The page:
Friday, December 26, 2014


Last year at this time my hair had just fallen out. I was to spend the next six months -- seven, eight -- in frightening uncertainty balanced with unimaginable support. I had cancer.

Now I don't. And it isn't just about how life goes on, or, now I see life more clearly or live it more fully or understand mortality like an old friend. For me, the astonishing part is that I'm back. Just me. In the midst of the surgery-chemo-radiation-doctor's office-lab stabbing roller coaster, I believed life as I knew it was over, that I would self-identify as a sick person forever. And I don't.

I got my port taken out June 30th and began a new job on July 28th. It was too soon. My body wasn't ready, but I was so so so bored. In the final analysis, that's what cancer is: boring.

On this day, Christmas Day, Clinton St. is right where I left it, leaves replaced by mud. Kurt woke up before me as usual, like a little kid waiting to open his presents. I caved this year and bought him camo things. I have been a staunch adversary of hiding in plain sight as a fashion statement. I bought camo jammies and a camo blanket for my husband to wear during his upcoming recovery from his upcoming ankle replacement. In his words, they are going to cut off his foot and sew it back on. Not far off. He is afraid, and I am nervous for him.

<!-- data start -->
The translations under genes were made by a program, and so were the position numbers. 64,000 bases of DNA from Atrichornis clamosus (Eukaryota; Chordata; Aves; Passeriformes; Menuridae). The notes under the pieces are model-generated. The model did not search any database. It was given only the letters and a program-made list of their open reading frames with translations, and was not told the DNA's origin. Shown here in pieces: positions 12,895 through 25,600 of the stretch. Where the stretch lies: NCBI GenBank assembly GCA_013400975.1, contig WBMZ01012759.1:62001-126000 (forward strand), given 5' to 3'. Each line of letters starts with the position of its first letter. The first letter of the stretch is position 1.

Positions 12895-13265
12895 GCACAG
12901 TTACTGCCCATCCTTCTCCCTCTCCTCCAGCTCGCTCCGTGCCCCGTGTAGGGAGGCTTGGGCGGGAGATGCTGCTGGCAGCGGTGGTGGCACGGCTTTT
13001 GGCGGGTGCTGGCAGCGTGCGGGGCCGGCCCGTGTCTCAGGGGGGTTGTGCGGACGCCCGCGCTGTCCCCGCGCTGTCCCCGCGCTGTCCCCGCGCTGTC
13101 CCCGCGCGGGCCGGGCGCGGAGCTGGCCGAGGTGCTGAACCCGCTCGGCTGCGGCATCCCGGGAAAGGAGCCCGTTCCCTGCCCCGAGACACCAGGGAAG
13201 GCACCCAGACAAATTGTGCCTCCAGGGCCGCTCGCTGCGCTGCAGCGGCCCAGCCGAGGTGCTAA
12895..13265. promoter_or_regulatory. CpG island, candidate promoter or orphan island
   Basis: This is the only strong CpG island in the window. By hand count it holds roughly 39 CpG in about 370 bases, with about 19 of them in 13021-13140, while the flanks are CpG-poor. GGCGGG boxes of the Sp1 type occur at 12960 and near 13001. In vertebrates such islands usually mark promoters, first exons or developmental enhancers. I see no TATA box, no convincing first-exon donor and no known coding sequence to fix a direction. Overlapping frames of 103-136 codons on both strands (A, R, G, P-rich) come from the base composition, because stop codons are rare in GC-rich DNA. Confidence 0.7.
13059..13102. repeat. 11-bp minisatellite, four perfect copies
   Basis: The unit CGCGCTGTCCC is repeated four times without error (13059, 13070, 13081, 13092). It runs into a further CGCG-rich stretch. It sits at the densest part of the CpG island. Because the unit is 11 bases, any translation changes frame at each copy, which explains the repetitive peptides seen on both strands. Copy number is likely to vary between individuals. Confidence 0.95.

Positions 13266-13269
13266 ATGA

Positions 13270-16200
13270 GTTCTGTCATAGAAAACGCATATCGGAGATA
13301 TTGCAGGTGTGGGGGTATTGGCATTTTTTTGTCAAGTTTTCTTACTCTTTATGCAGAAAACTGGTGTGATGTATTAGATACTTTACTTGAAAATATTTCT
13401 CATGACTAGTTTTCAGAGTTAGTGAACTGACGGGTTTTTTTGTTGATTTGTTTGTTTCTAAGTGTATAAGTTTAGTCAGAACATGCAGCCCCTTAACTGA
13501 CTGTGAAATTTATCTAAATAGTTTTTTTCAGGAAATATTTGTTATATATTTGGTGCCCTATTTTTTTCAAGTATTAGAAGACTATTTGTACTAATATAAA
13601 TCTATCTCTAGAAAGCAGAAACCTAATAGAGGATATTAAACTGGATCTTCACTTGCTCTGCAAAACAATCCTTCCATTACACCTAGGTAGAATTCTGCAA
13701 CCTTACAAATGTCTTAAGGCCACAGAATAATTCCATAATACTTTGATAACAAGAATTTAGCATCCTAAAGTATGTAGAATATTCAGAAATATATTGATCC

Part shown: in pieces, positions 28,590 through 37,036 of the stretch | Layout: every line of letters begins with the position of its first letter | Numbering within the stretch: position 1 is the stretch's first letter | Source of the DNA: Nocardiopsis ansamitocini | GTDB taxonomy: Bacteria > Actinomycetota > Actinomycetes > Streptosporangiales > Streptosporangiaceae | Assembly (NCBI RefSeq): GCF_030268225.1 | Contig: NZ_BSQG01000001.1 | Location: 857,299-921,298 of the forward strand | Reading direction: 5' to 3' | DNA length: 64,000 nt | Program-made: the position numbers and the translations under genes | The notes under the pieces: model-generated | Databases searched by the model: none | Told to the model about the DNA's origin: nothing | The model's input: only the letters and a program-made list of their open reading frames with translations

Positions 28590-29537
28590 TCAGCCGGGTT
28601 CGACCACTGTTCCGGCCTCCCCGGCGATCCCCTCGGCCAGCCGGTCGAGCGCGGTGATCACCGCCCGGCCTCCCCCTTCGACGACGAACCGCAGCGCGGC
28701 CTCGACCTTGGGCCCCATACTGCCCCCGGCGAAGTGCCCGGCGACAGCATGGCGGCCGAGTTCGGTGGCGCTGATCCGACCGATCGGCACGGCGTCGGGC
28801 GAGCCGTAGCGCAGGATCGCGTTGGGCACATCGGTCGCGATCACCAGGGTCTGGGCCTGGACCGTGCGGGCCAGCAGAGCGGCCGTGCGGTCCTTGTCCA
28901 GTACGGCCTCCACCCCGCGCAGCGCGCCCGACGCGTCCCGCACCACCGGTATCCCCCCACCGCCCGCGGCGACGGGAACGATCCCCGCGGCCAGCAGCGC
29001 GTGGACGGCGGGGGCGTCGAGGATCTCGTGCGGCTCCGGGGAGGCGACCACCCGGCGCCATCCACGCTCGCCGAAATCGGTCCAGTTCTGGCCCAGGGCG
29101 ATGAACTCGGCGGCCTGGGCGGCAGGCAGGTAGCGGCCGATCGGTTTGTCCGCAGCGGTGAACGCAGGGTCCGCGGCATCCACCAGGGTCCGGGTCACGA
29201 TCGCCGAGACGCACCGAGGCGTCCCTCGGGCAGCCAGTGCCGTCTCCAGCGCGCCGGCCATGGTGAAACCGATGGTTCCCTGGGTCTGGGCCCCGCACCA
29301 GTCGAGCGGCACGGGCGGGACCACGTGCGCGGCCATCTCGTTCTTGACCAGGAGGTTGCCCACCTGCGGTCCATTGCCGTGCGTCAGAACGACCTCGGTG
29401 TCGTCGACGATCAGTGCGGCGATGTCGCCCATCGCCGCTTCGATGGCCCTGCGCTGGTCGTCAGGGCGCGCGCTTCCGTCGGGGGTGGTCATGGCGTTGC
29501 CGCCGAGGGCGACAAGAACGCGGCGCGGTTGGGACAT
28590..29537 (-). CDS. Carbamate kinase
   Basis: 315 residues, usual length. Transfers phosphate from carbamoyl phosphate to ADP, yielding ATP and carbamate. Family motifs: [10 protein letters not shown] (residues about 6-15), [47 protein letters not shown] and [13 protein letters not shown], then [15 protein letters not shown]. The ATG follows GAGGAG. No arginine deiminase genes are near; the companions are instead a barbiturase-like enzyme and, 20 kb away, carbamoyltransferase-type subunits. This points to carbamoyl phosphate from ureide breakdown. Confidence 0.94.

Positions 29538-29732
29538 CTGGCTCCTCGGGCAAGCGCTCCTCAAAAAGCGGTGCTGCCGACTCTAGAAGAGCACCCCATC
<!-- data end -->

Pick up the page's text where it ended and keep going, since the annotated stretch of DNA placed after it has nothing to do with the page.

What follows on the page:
Today, I opened gifts of massage and colored pencils and books in a quiet home filled with Christmas light. I love it when my life is like that. It is rare these days.

Dinner was awful. Next year, remind me that my husband doesn't know how to cook prime rib. It was raw. Again. And my brussel sprouts were perfect. Again. Kurt's son Dave came for dinner and it made me miss Mark all the more. I wish he was here and I wish he wasn't alone.

This is my quote for my year. It is by Leonard Cohen.I may have made some minor grammatical changes:

So, ring the bells that still can ring
Let go your perfect offering
There is a crack in everything
That's how the light gets in.


nina said...

Is Mark your son? Explain! (Please.)

I'm glad it's like this for you. Some people cannot shake the feeling of being forever with cancer or at the side of cancer or partly handed over to cancer. I'm glad you are not one of them. And I so understand the statement that it is boring to be very sick. All that waiting. Waiting is horribly boring.

Have a good New Year, bluesky.

someone said...

Yes! My son. I miss him horribly. He's only 36 and so far from his mother!

I hope you and Ed had a nice holiday. My job has changed and I hope to have more time to write. Without it, I am crabby.

Bex said...

I found your blog thru Nina, and I am reading some of the back entries and came across your quote by Leonard Cohen, which I love, BTW, and which, as it happens, is playing on the CD player in the basement right now, where my husband is doing repair work on his lobster buoys and listening to the deep, droning, wonderful voice of Leonard C. all morning, and just after this song played (I can hear it all upstairs) then I got to your quote in the 12/25/14 entry here... which you may never read as it's older... but I hope you do. xox